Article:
New Jersey: Police, firefighters face off in football
Members of New York City's police and fire departments squared off Sunday in their annual football game against the somber backdrop of the losses suffered by both departments on Sept. 11.
A total of 343 firefighters died at the World Trade Center after the terrorist attacks, including 22 who played on the department's football team. The NYPD lost 23 officers, although none who played on the police squad.
Some 15,000 spectators, including the police and fire commissioners and the families of the 22 fire department players who died, attended the game at the Meadowlands in East Rutherford.
The crowd watched in near silence as the Bravest Football Club presented the families with the lost players' jerseys, framed and bearing plaques with the words, "Forever a hero on our team."
The police team, the Finest, won 10-0 and leads the bowl series 21-9. Proceeds from ticket sales benefited Sept. 11 charities.
Texas : Inmates seek guarantee of competent lawyers
Attorneys for three death- row inmates will ask a federal appeals court today to force the Texas Court of Criminal Appeals to ensure that condemned prisoners are given competent lawyers to contest their death sentences.
The petition was forwarded Friday to the 5th U.S. Circuit Court of Appeals in Austin after a federal judge in Corpus Christi, Tex., refused to consider a lawsuit filed earlier in the day on behalf of inmates Johnny Martinez, Napoleon Beazley and Gary Etheridge, who are scheduled for execution in the next six weeks.
"We are alleging that the Texas Court of Criminal Appeals has a policy of appointing incompetent counsel to represent people on Death Row and that they are violating constitutional rights to due process of law," said David Dow, a University of Houston law professor who is representing Martinez.
The Texas Attorney General's Office, which represents state agencies in legal matters, declined to comment on any aspect of the lawsuit.
Florida: Breast cancer experts stick with tamoxifen
An expert panel recommended Sunday that doctors stick with tamoxifen as the time-tested treatment for early stage breast cancer, despite evidence that newer drugs may do a better job of preventing recurrence.
The decision affects the care of an estimated 700,000 women in the United States who take tamoxifen to prevent their breast cancer from coming back.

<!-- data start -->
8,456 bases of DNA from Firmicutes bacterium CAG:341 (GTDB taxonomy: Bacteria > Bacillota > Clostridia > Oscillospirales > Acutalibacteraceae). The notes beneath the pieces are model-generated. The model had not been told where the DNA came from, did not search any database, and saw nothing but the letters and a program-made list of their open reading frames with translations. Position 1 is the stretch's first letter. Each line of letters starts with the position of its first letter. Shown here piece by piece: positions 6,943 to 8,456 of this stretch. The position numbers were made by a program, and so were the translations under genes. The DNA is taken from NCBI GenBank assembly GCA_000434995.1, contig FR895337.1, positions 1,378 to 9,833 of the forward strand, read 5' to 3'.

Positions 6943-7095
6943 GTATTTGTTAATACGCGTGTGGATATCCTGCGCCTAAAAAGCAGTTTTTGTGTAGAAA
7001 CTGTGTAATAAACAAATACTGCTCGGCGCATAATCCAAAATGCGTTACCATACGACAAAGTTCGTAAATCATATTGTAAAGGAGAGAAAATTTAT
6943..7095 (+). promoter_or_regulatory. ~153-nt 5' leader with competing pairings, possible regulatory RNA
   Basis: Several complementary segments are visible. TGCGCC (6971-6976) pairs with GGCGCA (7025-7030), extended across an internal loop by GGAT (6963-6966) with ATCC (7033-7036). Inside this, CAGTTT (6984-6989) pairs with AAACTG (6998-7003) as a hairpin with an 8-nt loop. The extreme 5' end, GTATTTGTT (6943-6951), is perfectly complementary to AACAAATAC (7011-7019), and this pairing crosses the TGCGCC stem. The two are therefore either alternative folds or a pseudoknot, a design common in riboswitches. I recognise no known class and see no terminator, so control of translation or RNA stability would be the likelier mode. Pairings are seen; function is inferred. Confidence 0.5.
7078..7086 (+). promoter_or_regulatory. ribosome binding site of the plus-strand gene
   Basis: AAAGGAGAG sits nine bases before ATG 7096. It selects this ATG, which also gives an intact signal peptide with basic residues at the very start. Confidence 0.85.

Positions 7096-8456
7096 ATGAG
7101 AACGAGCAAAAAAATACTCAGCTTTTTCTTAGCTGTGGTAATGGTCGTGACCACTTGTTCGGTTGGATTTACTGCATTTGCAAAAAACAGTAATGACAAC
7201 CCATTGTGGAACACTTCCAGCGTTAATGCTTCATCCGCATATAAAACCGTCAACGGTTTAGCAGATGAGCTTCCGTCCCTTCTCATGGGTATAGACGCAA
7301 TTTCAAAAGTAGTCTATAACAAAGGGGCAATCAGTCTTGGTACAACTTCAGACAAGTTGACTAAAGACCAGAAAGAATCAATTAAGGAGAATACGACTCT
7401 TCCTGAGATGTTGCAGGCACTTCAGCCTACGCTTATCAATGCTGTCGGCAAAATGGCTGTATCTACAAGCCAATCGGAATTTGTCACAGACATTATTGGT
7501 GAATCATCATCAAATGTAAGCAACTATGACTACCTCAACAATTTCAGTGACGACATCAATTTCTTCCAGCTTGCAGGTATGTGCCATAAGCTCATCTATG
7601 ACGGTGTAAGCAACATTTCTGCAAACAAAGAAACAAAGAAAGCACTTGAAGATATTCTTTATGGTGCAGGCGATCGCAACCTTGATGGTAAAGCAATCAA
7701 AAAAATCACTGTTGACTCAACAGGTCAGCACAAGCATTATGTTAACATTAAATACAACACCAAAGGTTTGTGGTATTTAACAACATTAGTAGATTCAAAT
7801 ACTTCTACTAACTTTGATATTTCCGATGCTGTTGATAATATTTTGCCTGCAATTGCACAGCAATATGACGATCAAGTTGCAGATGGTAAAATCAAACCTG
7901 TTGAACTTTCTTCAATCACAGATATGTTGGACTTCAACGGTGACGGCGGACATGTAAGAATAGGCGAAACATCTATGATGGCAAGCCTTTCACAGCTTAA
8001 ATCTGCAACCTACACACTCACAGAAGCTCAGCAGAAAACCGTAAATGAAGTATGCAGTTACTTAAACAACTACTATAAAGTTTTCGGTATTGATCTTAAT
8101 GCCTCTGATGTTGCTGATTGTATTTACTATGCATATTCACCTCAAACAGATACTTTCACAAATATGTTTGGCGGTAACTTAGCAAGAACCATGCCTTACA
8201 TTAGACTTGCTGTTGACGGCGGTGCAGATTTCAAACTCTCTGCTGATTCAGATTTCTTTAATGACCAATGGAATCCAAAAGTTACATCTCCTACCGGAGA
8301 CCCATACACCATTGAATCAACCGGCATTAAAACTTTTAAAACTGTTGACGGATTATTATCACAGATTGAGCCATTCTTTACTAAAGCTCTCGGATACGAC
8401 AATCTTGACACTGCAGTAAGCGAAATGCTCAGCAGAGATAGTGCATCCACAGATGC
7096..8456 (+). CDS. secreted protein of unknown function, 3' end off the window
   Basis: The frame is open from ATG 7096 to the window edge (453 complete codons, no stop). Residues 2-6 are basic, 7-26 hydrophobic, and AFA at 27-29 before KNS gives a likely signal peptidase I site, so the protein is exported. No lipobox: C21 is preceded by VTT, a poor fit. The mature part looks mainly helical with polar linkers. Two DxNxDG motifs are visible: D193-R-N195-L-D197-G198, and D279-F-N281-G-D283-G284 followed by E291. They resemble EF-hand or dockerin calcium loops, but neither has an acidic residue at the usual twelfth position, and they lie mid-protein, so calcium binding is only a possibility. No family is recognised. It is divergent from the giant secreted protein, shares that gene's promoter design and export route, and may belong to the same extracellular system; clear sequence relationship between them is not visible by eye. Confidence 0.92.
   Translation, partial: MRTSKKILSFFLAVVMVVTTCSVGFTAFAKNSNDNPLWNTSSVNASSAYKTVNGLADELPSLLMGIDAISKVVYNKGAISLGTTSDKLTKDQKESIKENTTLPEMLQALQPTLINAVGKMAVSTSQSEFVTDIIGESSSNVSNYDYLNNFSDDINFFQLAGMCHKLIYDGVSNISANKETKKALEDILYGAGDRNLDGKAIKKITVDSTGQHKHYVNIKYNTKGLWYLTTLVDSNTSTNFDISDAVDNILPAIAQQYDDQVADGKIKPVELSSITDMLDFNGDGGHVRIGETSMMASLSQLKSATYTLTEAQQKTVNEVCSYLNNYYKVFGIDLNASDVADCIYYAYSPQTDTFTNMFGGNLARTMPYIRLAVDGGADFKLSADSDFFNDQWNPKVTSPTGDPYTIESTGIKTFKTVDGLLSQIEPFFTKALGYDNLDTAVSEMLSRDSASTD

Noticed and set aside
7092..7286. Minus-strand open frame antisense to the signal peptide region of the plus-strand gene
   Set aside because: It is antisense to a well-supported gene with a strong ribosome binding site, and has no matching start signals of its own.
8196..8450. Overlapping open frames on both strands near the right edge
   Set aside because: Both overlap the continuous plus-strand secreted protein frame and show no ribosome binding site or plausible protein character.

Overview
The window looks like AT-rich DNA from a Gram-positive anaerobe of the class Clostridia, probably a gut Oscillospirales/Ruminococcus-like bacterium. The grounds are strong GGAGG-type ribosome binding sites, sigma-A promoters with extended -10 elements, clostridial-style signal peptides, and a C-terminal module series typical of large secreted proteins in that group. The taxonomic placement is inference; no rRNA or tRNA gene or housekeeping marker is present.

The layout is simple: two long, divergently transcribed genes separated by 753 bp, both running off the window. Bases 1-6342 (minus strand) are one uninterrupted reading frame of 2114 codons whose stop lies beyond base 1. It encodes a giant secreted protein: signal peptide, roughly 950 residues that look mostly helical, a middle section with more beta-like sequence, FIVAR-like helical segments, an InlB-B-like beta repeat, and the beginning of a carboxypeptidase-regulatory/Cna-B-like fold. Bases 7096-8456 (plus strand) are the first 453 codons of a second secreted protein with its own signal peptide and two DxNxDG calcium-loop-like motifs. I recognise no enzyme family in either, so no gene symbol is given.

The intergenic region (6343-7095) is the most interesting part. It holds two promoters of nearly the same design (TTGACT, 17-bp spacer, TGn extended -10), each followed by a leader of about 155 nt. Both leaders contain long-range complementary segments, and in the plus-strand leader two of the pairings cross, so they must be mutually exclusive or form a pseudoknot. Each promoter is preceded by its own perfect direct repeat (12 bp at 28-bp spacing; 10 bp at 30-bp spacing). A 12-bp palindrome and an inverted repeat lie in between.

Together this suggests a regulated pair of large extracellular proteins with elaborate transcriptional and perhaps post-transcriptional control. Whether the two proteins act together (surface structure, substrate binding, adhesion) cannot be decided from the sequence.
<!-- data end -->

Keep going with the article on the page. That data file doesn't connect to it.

Cancer physicians fielded many calls from patients last December after reports that a newer class of drugs, called aromatase inhibitors, appear slightly more effective. Some quickly switched their patients, while many others wondered whether they should.
To help them decide, the American Society of Clinical Oncology, the world's largest organization of cancer doctors, convened an expert panel to review the issue.
Their decision: It's too soon to change. In the end, the new drugs may prove superior, but it will take a few more years of study before doctors can be certain of their advantages as well as their possible risks.
New York City: Navy to allow public on ships for Fleet Week
Although at war for the second time since Fleet Week became an annual fixture in New York harbor, the U.S. Navy is bringing in more ships than usual, and inviting the public aboard for the first time since Sept. 11.
Even so, Navy officials say security for the maritime celebration is unprecedented, with airport-type restrictions on visitors' bags and other items, and a commercial blimp, contracted by the Navy, patrolling above the Hudson River and beaming live television images to two ground security stations.
Twenty ships 18 American, one Canadian and one from Denmark with 6,000 sailors aboard will participate in Fleet Week, which started in 1987. The event runs May 22 through May 28.
Florida: Firefighters gain control of brush fire
Firefighters contained a brush fire that forced about 250 people to evacuate their homes, officials said.
The fire was contained late Saturday and another nearby brush fire was 70 percent contained, said Division of Forestry spokesman Mike Sawyer. The fires, which totaled about 1,000 acres, began at noon Saturday.
No injuries were reported, Sawyer said. The flames burned up to the back yards of homes in Fort Pierce and charred two storage units behind a church, Sawyer said.
The Florida Highway Patrol headquarters in Fort Pierce was also evacuated. Troopers' cars and other vehicles were moved from the parking lot as a precaution, spokesman Lt. Pembrook Burrows said.
Fort Pierce is about 54 miles north of West Palm Beach on Florida's east coast.
United Nations: Push to eradicate polio is gaining
Polio, which only decades ago killed thousands and crippled millions, could be eradicated everywhere, forever by the end of next year, say the leaders of a global campaign against the infectious disease.
"Eliminating polio within the next 18 to 20 months is definitely feasible, depending on whether we are able to get all the funds we need, and all the political and civil cooperation we need," said Bob Keegan, deputy director of the global immunization division of the Centers for Disease Control and Prevention in Atlanta, which is providing technical assistance to the U.N.-managed campaign.
When the U.N.-affiliated World Health Organization and the United Nations Children's Fund launched their joint anti-polio drive in 1988, an estimated 350,000 children in 125 countries were newly paralyzed from the disease. In 2001, after spending billions of dollars vaccinating billions of children around the world, health agencies were able to identify just 480 fresh cases, all of them in the 10 nations where the United Nations is concentrating its eradication efforts.